Today it’s my great pleasure to be taking part in the blog tour for Little Bird by Sharon Dempsey. Thanks to Sarah Hardy from Bloodhound Books for inviting me to be a part of the tour. I’ll be giving my thoughts on the book in just a moment or two but first, here is that it’s all about.
The Official Book Blurb
An unmissable serial killer thriller
Forensic psychologist, Declan Wells, is dealing with the aftermath of a car bomb during the Troubles in Belfast, which has left him in a wheelchair. But that is only the start of his problems.
Welsh Detective, Anna Cole is running away from a dead-end relationship and the guilt of her mother’s death. She hopes secondment to the Police Service of Northern Ireland will provide a distraction.
There is a killer on the streets targeting young women and leaving behind macabre mementoes to taunt the police.
Can Declan and Anna work together to catch the deranged killer before he strikes again?
And is it ever possible to leave the past behind you?
When a young girl is murdered at her sister’s wedding, it is only the start of the horror in stor for the police. Recently transferred to Belfast on secondment, Anna Cole is keen to get her teeth into this case, a horrific and tragic murder in which the victim has links to the police department. Alongside her DCI Thomas King, Anna faces a desperate race to find a merciless killer as more bodies are found. There is no clear motive to the attacks, no sexual element to the murders, and so with the help of former pyschologist Declan Wells, Anna sets out to prove that there is more to the murders than meets the eye.
While this is billed as a serial killer thriller, by modern policing standards it only just makes the grade – three murders of young women, albeit in a very short space of time. The murders are both simplistic and yet grotesque in execution, as much as due to the way in which the bodies are staged and the killers calling card as for the act in itself. An that really is unsual and more than a little stomach churning.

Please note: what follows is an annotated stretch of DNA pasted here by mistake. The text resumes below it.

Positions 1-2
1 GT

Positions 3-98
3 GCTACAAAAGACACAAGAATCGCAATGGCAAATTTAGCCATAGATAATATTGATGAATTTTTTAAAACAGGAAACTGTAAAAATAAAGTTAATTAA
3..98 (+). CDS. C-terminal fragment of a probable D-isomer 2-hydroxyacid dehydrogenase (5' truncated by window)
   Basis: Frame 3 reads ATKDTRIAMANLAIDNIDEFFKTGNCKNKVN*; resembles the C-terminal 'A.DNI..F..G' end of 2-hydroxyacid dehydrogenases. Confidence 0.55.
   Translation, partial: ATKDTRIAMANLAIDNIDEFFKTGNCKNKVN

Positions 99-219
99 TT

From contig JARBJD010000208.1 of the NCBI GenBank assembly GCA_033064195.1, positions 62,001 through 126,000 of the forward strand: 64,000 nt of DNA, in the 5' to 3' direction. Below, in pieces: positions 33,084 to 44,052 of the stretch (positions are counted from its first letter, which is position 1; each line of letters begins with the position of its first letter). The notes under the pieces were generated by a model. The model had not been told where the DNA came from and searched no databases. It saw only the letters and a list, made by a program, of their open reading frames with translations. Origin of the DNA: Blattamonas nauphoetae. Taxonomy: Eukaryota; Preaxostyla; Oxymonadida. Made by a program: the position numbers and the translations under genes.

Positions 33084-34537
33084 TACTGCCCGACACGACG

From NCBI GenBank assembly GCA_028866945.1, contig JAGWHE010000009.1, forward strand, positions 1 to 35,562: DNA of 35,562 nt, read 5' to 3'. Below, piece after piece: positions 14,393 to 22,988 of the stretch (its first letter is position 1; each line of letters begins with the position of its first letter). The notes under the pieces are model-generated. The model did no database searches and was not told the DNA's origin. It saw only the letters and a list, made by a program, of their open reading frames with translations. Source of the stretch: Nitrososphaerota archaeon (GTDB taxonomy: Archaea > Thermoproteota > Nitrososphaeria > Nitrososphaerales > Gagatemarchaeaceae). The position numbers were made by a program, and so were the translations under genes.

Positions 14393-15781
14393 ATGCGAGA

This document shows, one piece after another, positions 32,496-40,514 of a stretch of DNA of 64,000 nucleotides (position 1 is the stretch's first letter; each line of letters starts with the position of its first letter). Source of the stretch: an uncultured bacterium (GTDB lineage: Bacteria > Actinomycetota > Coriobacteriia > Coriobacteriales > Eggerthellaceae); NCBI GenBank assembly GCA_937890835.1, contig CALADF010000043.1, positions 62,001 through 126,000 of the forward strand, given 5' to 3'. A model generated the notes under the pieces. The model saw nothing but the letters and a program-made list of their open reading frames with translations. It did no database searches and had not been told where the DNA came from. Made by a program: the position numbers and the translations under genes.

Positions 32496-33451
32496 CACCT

And yet, I think that to simply classify this as a serial killer story would not really give you an idea of the whole book. This is not a killer on a rampage, their motivations quite tame in comparison to many with the serial killer moniker. The book takes us on much more of a journey than that, looking at the impact of political and religious division in Northern Ireland, in spite of the Good Friday agreement, and the constant undercurrent of violence and threat that plagues the peace across the city. Everything is poised on a knife edge, rattling both the police and the residents, and Sharon Dempsey does a really good job of capturing this within the story. The violent history is neither overplayed or glossed over, but it does inform a good portion of the story.
Anna Cole is an intriguing character. She takes the transfer not only to escape a failing relationship and her grief at the loss of her adoptive mother, but also to trace her family roots which lie in Northern Ireland. She is focused on work and seemingly very competent but she is not immune to the odd blooper, making a very grave mistake in her personal life which could have implications for the investigation and her safety. I did like her and was able to get behind her, although she carries quite a lot of baggage, some of which did threaten to overtake the story at times.